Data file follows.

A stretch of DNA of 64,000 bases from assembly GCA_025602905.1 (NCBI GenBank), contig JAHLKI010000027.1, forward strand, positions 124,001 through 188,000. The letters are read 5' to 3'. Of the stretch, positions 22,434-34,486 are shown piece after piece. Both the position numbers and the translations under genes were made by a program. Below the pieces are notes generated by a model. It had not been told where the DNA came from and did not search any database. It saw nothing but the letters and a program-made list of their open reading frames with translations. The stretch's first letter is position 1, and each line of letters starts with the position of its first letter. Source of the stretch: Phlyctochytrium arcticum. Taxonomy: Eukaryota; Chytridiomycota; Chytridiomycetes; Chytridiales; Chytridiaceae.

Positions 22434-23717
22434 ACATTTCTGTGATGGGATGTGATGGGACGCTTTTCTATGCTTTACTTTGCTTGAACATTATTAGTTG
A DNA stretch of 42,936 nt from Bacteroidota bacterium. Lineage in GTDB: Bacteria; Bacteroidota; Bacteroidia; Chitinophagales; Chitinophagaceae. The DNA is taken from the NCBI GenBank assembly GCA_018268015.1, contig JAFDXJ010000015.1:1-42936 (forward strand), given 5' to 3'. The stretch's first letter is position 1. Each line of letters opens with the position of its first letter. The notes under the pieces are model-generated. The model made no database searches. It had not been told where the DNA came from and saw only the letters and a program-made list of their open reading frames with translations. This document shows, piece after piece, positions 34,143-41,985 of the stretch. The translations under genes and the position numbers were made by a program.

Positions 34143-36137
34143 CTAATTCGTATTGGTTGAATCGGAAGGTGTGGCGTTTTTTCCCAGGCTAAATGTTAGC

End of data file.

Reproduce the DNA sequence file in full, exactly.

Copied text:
A stretch of DNA of 64,000 bases from assembly GCA_025602905.1 (NCBI GenBank), contig JAHLKI010000027.1, forward strand, positions 124,001 through 188,000. The letters are read 5' to 3'. Of the stretch, positions 22,434-34,486 are shown piece after piece. Both the position numbers and the translations under genes were made by a program. Below the pieces are notes generated by a model. It had not been told where the DNA came from and did not search any database. It saw nothing but the letters and a program-made list of their open reading frames with translations. The stretch's first letter is position 1, and each line of letters starts with the position of its first letter. Source of the stretch: Phlyctochytrium arcticum. Taxonomy: Eukaryota; Chytridiomycota; Chytridiomycetes; Chytridiales; Chytridiaceae.

Positions 22434-23717
22434 ACATTTCTGTGATGGGATGTGATGGGACGCTTTTCTATGCTTTACTTTGCTTGAACATTATTAGTTG
A DNA stretch of 42,936 nt from Bacteroidota bacterium. Lineage in GTDB: Bacteria; Bacteroidota; Bacteroidia; Chitinophagales; Chitinophagaceae. The DNA is taken from the NCBI GenBank assembly GCA_018268015.1, contig JAFDXJ010000015.1:1-42936 (forward strand), given 5' to 3'. The stretch's first letter is position 1. Each line of letters opens with the position of its first letter. The notes under the pieces are model-generated. The model made no database searches. It had not been told where the DNA came from and saw only the letters and a program-made list of their open reading frames with translations. This document shows, piece after piece, positions 34,143-41,985 of the stretch. The translations under genes and the position numbers were made by a program.

Positions 34143-36137
34143 CTAATTCGTATTGGTTGAATCGGAAGGTGTGGCGTTTTTTCCCAGGCTAAATGTTAGC